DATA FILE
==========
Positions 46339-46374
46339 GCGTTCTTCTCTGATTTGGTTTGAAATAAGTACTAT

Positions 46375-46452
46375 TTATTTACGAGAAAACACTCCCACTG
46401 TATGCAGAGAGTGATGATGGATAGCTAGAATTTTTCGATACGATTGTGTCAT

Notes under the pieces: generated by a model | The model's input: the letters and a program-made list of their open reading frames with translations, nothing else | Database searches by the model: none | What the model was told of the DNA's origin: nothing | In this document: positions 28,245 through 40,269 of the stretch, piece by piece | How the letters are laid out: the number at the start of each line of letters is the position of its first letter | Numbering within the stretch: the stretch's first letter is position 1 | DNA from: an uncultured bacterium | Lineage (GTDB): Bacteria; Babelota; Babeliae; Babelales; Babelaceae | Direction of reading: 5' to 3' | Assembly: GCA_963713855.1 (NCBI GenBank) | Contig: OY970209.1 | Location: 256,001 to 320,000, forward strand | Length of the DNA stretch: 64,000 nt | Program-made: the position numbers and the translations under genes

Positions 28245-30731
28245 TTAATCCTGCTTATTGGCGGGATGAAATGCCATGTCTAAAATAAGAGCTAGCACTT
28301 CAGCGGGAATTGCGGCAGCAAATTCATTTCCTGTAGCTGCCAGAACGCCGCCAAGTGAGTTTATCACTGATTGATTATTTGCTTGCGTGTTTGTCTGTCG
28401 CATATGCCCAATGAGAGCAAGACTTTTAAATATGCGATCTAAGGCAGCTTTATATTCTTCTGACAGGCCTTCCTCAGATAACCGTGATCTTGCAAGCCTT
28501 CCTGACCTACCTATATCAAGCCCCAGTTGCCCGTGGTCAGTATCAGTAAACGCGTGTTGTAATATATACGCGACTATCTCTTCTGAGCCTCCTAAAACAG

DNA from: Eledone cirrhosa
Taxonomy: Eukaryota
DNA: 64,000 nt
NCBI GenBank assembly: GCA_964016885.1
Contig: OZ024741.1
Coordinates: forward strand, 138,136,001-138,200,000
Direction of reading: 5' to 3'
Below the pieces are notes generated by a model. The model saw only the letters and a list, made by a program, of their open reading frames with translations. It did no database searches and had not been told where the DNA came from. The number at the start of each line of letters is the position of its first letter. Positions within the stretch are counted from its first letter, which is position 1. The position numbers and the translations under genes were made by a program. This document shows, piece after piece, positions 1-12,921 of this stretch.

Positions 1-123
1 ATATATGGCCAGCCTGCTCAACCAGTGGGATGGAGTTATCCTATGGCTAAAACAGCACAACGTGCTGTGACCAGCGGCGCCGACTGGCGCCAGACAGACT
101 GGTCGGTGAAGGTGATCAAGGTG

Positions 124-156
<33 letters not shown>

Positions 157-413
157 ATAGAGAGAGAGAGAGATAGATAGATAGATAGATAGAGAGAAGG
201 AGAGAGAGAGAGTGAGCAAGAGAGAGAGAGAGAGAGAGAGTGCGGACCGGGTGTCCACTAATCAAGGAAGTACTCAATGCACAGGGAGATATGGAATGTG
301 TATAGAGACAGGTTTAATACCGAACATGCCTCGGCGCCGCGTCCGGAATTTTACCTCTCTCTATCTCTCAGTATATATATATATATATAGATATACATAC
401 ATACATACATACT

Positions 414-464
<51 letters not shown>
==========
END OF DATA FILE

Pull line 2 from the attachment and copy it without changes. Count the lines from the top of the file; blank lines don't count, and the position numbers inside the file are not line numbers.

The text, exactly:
46339 GCGTTCTTCTCTGATTTGGTTTGAAATAAGTACTAT